Tokyo Tech utilizes a portion of the generous contributions made to the Tokyo Tech Fund to organize events for the wider community. One area of focus is science education support, which aims to develop intellectual creativity among elementary, middle, and high school students with the help of resources available at the Institute.
On March 7, ten elementary school students and their guardians joined an online programming workshop hosted by Tokyo Tech High School of Science and Technology. This year’s event, the third of its kind, was made possible by the Science, Technology, Engineering, and Mathematics Education for Younger Generations arm of the Tokyo Tech Fund.
Central to the 2021 class was once again micro:bit, an open source hardware ARM-based embedded system designed by the British Broadcasting Corporation for use in computer education. Participants were sent micro:bit modules by post beforehand, which they connected to their home computers during the event. Using basic coding, the child-guardian teams created simple devices that involved displaying letters on their microcomputers, using temperature and acceleration sensors, and executing wireless communication.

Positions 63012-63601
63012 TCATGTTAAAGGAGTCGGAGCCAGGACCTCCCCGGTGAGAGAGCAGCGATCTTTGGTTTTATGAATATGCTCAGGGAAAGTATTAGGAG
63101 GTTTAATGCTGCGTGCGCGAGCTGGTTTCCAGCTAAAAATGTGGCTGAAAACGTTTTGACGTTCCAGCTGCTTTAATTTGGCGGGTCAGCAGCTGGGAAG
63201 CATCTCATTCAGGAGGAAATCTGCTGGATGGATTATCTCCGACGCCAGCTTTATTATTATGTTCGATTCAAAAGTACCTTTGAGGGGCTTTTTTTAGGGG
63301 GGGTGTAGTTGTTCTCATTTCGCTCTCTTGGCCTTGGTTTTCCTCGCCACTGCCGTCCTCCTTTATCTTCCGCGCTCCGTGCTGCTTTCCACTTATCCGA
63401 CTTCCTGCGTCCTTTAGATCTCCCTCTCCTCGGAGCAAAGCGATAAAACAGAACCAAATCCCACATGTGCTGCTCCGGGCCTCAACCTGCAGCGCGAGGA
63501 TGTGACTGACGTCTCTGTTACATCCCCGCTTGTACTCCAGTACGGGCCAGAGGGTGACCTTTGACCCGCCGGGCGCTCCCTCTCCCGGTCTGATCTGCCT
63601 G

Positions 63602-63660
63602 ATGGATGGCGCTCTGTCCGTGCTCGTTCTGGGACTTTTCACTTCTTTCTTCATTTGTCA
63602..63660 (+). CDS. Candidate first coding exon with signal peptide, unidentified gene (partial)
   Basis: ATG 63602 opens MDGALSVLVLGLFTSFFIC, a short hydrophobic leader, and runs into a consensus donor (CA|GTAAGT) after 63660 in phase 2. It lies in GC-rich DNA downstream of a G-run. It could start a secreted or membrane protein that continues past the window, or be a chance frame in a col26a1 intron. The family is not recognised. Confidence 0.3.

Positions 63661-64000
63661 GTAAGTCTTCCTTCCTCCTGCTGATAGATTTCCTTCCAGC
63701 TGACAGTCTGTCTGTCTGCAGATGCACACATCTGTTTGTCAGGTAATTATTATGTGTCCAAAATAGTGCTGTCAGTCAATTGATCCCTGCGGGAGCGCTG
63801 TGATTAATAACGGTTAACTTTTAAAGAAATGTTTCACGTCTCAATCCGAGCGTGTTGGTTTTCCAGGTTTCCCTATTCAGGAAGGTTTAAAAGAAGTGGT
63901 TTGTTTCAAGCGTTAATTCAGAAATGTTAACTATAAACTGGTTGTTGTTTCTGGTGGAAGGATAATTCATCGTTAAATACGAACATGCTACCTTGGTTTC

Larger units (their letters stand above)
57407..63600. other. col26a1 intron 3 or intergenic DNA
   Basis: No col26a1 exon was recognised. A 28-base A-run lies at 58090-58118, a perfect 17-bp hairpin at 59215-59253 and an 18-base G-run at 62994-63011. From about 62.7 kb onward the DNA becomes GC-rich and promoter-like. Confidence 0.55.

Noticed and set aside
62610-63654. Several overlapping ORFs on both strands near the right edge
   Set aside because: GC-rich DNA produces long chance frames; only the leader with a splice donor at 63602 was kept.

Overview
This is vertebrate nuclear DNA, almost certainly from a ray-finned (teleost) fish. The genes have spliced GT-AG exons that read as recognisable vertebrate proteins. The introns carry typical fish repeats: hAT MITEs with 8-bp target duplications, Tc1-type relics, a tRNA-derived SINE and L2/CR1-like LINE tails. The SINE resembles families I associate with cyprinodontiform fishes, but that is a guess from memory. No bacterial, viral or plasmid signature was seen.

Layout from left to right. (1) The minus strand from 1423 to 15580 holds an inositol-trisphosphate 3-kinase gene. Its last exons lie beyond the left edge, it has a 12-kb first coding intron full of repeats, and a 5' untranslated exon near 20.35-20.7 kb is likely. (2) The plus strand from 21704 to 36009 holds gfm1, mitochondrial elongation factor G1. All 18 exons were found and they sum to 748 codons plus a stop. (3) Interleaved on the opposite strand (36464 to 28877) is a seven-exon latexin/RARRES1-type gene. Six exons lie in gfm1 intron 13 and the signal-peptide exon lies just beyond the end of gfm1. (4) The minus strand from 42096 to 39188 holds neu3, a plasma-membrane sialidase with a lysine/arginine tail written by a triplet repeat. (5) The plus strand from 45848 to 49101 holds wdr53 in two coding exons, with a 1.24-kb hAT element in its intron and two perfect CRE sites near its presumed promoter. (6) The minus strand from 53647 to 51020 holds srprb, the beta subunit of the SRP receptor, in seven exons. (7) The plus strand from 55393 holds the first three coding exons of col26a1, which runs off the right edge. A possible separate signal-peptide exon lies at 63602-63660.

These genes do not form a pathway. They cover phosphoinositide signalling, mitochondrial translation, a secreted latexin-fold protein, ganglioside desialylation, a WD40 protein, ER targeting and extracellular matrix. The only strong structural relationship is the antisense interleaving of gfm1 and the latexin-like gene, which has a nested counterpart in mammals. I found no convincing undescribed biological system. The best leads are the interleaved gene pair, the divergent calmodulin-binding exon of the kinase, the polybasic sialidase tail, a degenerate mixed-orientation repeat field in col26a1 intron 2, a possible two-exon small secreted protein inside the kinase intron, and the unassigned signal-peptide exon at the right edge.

This year, a staff member was assigned to each child to ensure sufficient support during the online event. Despite the difficulties caused by COVID-19, the children were able to accomplish the same challenges as they did in past face-to-face events. Feedback from participants — both young and slighter older — was once again very positive.
Supporting change in elementary school
Japan is planning gradually to implement programming as part of elementary school education, and the micro:bit workshops are a part of efforts by Tokyo Tech High School of Science and Technology to prepare both children and their guardians for this change. The goal is to have younger and older generations work together and as a result develop a deeper understanding of modern integrated learning.
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